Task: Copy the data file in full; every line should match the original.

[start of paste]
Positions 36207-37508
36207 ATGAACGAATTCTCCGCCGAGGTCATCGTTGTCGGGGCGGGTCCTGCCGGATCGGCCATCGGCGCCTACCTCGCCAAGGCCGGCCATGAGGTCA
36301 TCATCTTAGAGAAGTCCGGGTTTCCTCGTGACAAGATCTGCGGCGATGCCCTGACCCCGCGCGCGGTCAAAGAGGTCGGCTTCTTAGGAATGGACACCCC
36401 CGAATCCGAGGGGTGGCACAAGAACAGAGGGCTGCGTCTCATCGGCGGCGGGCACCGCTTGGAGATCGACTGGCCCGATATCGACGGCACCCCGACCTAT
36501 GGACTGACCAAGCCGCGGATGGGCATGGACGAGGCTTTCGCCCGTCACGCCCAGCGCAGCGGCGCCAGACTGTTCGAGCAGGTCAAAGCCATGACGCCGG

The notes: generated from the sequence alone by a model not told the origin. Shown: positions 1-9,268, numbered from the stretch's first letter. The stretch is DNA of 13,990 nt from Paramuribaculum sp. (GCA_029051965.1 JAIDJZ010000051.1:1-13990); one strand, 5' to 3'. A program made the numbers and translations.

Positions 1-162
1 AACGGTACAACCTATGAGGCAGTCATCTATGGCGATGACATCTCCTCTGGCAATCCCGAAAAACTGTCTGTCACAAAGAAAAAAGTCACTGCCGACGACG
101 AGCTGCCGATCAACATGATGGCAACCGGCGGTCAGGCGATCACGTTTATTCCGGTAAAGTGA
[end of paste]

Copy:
Positions 36207-37508
36207 ATGAACGAATTCTCCGCCGAGGTCATCGTTGTCGGGGCGGGTCCTGCCGGATCGGCCATCGGCGCCTACCTCGCCAAGGCCGGCCATGAGGTCA
36301 TCATCTTAGAGAAGTCCGGGTTTCCTCGTGACAAGATCTGCGGCGATGCCCTGACCCCGCGCGCGGTCAAAGAGGTCGGCTTCTTAGGAATGGACACCCC
36401 CGAATCCGAGGGGTGGCACAAGAACAGAGGGCTGCGTCTCATCGGCGGCGGGCACCGCTTGGAGATCGACTGGCCCGATATCGACGGCACCCCGACCTAT
36501 GGACTGACCAAGCCGCGGATGGGCATGGACGAGGCTTTCGCCCGTCACGCCCAGCGCAGCGGCGCCAGACTGTTCGAGCAGGTCAAAGCCATGACGCCGG

The notes: generated from the sequence alone by a model not told the origin. Shown: positions 1-9,268, numbered from the stretch's first letter. The stretch is DNA of 13,990 nt from Paramuribaculum sp. (GCA_029051965.1 JAIDJZ010000051.1:1-13990); one strand, 5' to 3'. A program made the numbers and translations.

Positions 1-162
1 AACGGTACAACCTATGAGGCAGTCATCTATGGCGATGACATCTCCTCTGGCAATCCCGAAAAACTGTCTGTCACAAAGAAAAAAGTCACTGCCGACGACG
101 AGCTGCCGATCAACATGATGGCAACCGGCGGTCAGGCGATCACGTTTATTCCGGTAAAGTGA